13.5 Wednesday, Jan. 4 Does temperature dependence of morphogenesis require fine control of tissue mechanics? VON DASSOW, M*; DAVIDSON, LA; Univ. of Pittsburgh; Univ. of Pittsburgh email@example.com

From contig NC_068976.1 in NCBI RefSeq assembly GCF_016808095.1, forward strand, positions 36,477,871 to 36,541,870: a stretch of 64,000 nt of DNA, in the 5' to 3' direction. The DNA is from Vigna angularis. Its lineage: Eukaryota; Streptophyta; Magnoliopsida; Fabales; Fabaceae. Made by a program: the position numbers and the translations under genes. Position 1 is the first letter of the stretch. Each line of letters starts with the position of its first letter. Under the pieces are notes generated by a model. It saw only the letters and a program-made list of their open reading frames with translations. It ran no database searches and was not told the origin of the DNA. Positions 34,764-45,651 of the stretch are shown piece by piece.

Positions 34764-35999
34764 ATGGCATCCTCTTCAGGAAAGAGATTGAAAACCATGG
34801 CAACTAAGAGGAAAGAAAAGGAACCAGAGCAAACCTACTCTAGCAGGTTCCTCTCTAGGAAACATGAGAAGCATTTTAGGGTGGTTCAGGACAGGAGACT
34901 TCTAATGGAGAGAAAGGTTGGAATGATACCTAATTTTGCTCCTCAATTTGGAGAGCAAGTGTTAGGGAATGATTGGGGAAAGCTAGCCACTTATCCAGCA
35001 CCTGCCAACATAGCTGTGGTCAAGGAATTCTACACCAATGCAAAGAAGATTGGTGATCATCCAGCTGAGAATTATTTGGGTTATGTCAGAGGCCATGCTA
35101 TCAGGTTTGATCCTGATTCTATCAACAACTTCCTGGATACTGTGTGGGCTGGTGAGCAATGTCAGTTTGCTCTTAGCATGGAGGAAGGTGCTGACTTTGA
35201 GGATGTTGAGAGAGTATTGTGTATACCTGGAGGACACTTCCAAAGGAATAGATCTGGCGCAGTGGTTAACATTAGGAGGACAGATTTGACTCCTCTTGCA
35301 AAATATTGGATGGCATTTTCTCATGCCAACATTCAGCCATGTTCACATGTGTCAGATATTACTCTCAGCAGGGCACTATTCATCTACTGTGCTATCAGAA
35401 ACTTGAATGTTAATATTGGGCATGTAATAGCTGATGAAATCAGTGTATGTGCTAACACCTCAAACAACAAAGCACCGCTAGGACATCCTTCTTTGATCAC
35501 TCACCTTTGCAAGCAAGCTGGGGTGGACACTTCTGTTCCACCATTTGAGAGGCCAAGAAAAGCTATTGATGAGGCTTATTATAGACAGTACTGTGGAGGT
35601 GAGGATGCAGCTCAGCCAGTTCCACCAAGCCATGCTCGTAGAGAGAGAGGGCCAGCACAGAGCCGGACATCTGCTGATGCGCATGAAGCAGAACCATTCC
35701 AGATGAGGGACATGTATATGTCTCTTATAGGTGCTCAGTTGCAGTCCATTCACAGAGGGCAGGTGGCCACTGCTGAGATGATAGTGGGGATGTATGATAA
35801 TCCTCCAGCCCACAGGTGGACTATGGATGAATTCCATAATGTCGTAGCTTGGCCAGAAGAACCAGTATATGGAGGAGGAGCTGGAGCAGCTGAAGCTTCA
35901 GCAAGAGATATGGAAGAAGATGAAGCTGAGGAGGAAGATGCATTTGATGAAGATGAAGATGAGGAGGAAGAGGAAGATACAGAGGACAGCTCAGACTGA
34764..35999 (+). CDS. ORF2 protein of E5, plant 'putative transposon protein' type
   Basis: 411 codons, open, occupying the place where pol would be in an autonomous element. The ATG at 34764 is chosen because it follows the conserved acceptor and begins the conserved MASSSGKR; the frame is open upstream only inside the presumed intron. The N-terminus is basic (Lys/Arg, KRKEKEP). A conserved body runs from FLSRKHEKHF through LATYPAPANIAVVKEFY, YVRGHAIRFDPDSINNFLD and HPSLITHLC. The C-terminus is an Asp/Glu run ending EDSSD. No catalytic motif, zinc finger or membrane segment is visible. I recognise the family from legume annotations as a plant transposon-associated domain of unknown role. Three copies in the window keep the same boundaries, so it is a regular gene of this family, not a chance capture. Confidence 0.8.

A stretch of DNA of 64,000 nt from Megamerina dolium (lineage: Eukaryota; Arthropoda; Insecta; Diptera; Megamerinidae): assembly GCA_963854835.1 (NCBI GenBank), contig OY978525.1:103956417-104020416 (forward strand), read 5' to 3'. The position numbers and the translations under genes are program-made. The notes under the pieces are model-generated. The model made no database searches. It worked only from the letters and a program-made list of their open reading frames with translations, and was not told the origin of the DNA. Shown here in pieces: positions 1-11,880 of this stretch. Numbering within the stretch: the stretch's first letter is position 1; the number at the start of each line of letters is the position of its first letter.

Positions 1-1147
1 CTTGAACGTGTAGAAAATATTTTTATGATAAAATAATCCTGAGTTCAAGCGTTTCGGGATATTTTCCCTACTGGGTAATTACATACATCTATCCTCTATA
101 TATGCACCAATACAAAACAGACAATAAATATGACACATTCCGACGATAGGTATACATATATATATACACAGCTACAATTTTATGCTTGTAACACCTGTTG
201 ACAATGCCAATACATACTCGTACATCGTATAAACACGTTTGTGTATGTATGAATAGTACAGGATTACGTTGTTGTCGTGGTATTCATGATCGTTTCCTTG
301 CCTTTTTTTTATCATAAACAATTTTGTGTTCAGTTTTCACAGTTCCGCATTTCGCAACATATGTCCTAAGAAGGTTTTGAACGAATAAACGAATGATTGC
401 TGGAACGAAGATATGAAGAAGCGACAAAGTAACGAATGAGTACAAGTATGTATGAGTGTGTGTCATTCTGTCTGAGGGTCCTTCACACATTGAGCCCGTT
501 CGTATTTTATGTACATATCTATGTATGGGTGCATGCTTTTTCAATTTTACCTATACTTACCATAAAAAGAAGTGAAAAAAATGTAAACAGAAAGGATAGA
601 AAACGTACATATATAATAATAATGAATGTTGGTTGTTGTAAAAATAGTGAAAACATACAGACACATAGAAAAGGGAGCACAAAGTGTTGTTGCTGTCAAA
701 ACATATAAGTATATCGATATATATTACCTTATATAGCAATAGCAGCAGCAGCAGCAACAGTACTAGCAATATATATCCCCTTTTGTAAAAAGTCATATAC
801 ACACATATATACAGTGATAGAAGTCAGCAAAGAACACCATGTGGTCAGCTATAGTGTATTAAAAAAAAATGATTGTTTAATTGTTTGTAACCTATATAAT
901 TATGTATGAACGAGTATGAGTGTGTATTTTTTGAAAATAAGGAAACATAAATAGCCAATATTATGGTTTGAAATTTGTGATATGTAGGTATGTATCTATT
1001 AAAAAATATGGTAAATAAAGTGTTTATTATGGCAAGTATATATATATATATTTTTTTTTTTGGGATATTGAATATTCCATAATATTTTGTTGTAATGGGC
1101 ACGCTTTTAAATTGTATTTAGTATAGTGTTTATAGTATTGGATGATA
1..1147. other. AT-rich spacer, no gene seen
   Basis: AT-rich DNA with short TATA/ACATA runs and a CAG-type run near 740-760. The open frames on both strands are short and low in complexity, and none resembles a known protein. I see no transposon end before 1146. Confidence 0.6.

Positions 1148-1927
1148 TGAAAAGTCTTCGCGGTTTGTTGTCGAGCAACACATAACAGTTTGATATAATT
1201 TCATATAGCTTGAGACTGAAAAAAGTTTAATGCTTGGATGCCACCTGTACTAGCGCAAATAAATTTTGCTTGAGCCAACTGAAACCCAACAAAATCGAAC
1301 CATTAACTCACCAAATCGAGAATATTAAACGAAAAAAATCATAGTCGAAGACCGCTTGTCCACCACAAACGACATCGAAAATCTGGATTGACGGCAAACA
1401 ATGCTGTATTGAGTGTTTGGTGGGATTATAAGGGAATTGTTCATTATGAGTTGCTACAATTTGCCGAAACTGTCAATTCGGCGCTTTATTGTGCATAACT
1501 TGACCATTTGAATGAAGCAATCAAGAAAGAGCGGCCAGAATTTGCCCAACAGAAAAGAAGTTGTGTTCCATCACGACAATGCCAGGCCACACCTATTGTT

Understanding morphogenesis requires deciphering how organisms withstand environmental perturbations. Environmental temperature strongly affects developmental rates but previous studies suggest that temperature does not affect the relative timing of developmental stages. Rates of morphogenetic movements should depend on both the viscoelastic properties of the embryo and the timing and magnitude of the driving forces. A simple model based on these conditions suggests tight constraints on how tissue mechanics should change with temperature to allow normal morphogenesis. We tested this model in gastrulating Xenopus laevis embryos, using micro-aspiration and electrically stimulated contractions. Tissue viscoelasticity was independent of temperature, consistent with our model when formulated for power-law time-dependence of compliance. Changes in contraction kinematics (~2.4-fold increase in speed from 16 to 26°C) appear similar to changes in whole embryo morphogenetic rates (2- to 3-fold increase). However, contraction magnitudes were ~40% smaller at high temperature than at low temperature, contrary to predictions. When investigated at a fine scale, temperature caused heterochronic shifts in morphogenesis. As temperature rose, the speed of blastopore closure increased more slowly than the speed of dorsal-to-ventral progression of involution. While there was only a ~25% shift from 16 to 26°C, this invalidates an assumption of our model. We conclude that the ability of morphogenetic rates to vary by more than three-fold with temperature depends on tolerance of variation in morphogenetic movements, rather than on fine control of tissue mechanics. The viscoelasticity of the tissue and the time-dependence of morphogenetic forces may account for the observed heterochronic shifts.